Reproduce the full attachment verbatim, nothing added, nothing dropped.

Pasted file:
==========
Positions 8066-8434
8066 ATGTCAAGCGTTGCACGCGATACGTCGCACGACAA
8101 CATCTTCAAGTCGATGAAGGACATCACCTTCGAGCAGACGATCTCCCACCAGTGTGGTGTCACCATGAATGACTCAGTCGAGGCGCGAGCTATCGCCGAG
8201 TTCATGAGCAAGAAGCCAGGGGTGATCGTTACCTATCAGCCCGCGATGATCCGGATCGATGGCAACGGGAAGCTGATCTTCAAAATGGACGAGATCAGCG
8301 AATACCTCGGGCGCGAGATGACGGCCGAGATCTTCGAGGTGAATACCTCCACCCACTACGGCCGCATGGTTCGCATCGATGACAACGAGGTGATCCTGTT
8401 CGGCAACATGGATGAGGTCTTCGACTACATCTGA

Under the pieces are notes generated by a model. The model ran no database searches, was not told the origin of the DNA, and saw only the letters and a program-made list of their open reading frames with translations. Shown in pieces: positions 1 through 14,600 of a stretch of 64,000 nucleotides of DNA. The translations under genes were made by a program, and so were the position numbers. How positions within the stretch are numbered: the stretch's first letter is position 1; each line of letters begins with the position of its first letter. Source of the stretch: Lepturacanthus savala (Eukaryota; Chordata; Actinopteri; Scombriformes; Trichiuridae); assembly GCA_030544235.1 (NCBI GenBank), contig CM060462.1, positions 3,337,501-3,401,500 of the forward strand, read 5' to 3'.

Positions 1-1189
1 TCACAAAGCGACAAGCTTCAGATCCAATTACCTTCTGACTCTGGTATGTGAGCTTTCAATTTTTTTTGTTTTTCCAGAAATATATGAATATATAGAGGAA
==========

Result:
Positions 8066-8434
8066 ATGTCAAGCGTTGCACGCGATACGTCGCACGACAA
8101 CATCTTCAAGTCGATGAAGGACATCACCTTCGAGCAGACGATCTCCCACCAGTGTGGTGTCACCATGAATGACTCAGTCGAGGCGCGAGCTATCGCCGAG
8201 TTCATGAGCAAGAAGCCAGGGGTGATCGTTACCTATCAGCCCGCGATGATCCGGATCGATGGCAACGGGAAGCTGATCTTCAAAATGGACGAGATCAGCG
8301 AATACCTCGGGCGCGAGATGACGGCCGAGATCTTCGAGGTGAATACCTCCACCCACTACGGCCGCATGGTTCGCATCGATGACAACGAGGTGATCCTGTT
8401 CGGCAACATGGATGAGGTCTTCGACTACATCTGA

Under the pieces are notes generated by a model. The model ran no database searches, was not told the origin of the DNA, and saw only the letters and a program-made list of their open reading frames with translations. Shown in pieces: positions 1 through 14,600 of a stretch of 64,000 nucleotides of DNA. The translations under genes were made by a program, and so were the position numbers. How positions within the stretch are numbered: the stretch's first letter is position 1; each line of letters begins with the position of its first letter. Source of the stretch: Lepturacanthus savala (Eukaryota; Chordata; Actinopteri; Scombriformes; Trichiuridae); assembly GCA_030544235.1 (NCBI GenBank), contig CM060462.1, positions 3,337,501-3,401,500 of the forward strand, read 5' to 3'.

Positions 1-1189
1 TCACAAAGCGACAAGCTTCAGATCCAATTACCTTCTGACTCTGGTATGTGAGCTTTCAATTTTTTTTGTTTTTCCAGAAATATATGAATATATAGAGGAA